Survey on Research Funding for the Social Sciences in Europe

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News from the Academic Careers Observatory:

Survey on Research Funding for the Social Sciences in Europe

By Igor Guardiancich, ACO, MWP


In 2010-11, the MWP-ACO, in collaboration with the European Economic Association, the European Sociological Association and the European Consortium for Political Research, carried out separate surveys of economists, sociologists and political scientists. The survey is in two parts.

Part I analyses the sociology of each profession, assessing the respondent’s current working position. Part II focuses on the research funding experience of the respondents and on their subjective perceptions of the funding application processes.

Both parts show remarkable consistency: differences are small between the professions. More relevant is the variation across European Research Area (ERA) countries, which share distinct academic traditions.

Part I: The sociology of the academic profession

Part I confirms a number of facts about the academic profession, as almost 80 per cent of respondents work in universities. Ageing and the gender divide are relatively big problems in academia, the former affecting sociology the most, the latter, economics. The gender divide increases with advancement in the profession: if 48 per cent of PhD students are women, only 18 per cent are full professors.

There is considerable national variation in terms of research internationalization. 60 per cent of all respondents report being well connected to the international research community. Researchers working in countries that have an Anglo-Saxon academic tradition have the highest levels of international integration, closely followed by Scandinavian countries. Researchers in Turkey and Central and Eastern Europe report the lowest openness. Continental countries fall in-between.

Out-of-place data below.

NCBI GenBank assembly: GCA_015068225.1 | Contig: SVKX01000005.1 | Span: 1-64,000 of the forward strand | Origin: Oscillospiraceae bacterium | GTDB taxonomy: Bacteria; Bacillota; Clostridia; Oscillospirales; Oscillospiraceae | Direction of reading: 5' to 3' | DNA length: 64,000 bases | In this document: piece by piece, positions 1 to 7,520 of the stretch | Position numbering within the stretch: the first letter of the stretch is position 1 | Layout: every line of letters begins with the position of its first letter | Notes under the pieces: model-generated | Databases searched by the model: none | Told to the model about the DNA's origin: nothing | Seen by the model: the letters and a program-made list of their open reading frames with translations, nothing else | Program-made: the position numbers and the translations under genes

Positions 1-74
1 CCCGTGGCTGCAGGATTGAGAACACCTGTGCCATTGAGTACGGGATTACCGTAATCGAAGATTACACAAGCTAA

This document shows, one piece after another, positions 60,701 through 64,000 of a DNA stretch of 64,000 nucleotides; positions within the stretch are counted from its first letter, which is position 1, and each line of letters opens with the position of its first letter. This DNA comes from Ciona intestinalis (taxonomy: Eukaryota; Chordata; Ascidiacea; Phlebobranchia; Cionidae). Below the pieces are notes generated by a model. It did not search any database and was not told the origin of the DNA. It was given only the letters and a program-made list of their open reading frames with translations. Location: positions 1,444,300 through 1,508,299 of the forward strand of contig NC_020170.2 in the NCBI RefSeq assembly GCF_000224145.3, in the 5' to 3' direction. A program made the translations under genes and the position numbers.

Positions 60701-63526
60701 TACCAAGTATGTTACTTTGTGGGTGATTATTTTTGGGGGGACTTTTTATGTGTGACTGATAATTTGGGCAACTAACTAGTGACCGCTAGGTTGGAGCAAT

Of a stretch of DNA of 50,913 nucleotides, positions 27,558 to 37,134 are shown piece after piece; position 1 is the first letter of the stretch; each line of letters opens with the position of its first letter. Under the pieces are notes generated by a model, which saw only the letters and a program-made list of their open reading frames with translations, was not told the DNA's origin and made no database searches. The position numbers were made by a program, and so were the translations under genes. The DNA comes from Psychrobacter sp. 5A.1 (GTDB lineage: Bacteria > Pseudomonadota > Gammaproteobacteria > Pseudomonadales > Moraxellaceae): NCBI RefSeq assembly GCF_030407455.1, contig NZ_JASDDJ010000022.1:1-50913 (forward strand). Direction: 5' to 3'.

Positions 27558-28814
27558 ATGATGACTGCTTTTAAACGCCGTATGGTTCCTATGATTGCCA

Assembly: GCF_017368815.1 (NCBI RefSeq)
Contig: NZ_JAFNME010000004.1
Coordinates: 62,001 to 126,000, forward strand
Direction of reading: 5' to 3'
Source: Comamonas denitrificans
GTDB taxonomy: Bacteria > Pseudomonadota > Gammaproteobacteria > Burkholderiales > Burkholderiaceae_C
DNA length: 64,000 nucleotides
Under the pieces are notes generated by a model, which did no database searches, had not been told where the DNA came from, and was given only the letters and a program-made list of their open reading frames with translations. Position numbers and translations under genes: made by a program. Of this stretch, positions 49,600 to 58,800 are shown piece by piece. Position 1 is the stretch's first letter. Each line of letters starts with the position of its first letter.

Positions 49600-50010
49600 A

Part II: Research funding in the European Research Area

The respondents reported that their main funding source is national. The sum of national public and own institutional funding is close to 60 per cent in Belgium, Italy and Spain, climbing to 80 per cent in Nordic countries. National private funding plays a role in Germany and Scandinavian countries. Finally, countries such as Belgium and Spain, where local authorities have greater autonomy, have developed extensive regional public research funding.

The highest levels of average annual funding come from the European Research Council (ERC). National public grants and the Framework Programme (not ERC) (FP) come next. Over 60 per cent of ERC funds reported go to political science, while the other two sources show no relevant differences among the disciplines. Unsurprisingly, full professors receive the most funding.

The majority of respondents report the grant application process to be (unnecessarily) long. The primary reasons for not applying are: a low success probability (ERC and FP); a lack of confidence in the evaluation procedure (national public grants); and too high procedural costs (ERC and FP).

With respect to the usage of funds, the FP has the least flexible structure, whereas the ERC and National Public grants score more or less equally. With respect to FP calls, less than half of respondents consider them to be stable and predictable. Finally, the time spent on applications is unacceptably long for the FP, as reported by twice as many people than for the ERC or national public grants.

The majority of countries are dissatisfied with the ERC and the FP. With respect to both, Nordic and UK scholars have a worse opinion than researchers from other countries, such as Italy, Spain or Belgium. Regarding the ERC, low success rates seem to be a major explanation. For the FP, there is dissatisfaction even among respondents with high success rates. As for national public research agencies, Switzerland and Portugal show full satisfaction, followed by Germany, Spain and other countries. The main exception is Italy, where the majority of respondents are dissatisfied. Dissatisfaction is surprisingly high in the UK, Sweden and the Netherlands.

Looking at satisfaction by discipline, economists are relatively more satisfied with all funding sources than either sociologists or political scientists.


Economists, sociologists, and political scientists agree on the most desirable features of research funding: flexibility, adequate funding, competent and transparent evaluation and the simplification of the application process.

There is ample room to improve the efficiency of European research funding, in terms of flexibility – especially for European-level institutions – and of competent evaluation, as the mistrust in the selection procedures is a major concern with national and regional agencies. The simplification of application and reporting procedures for the ERC and FP is a priority. Given the low success rates, the evaluation should be of the highest standard and transparency.

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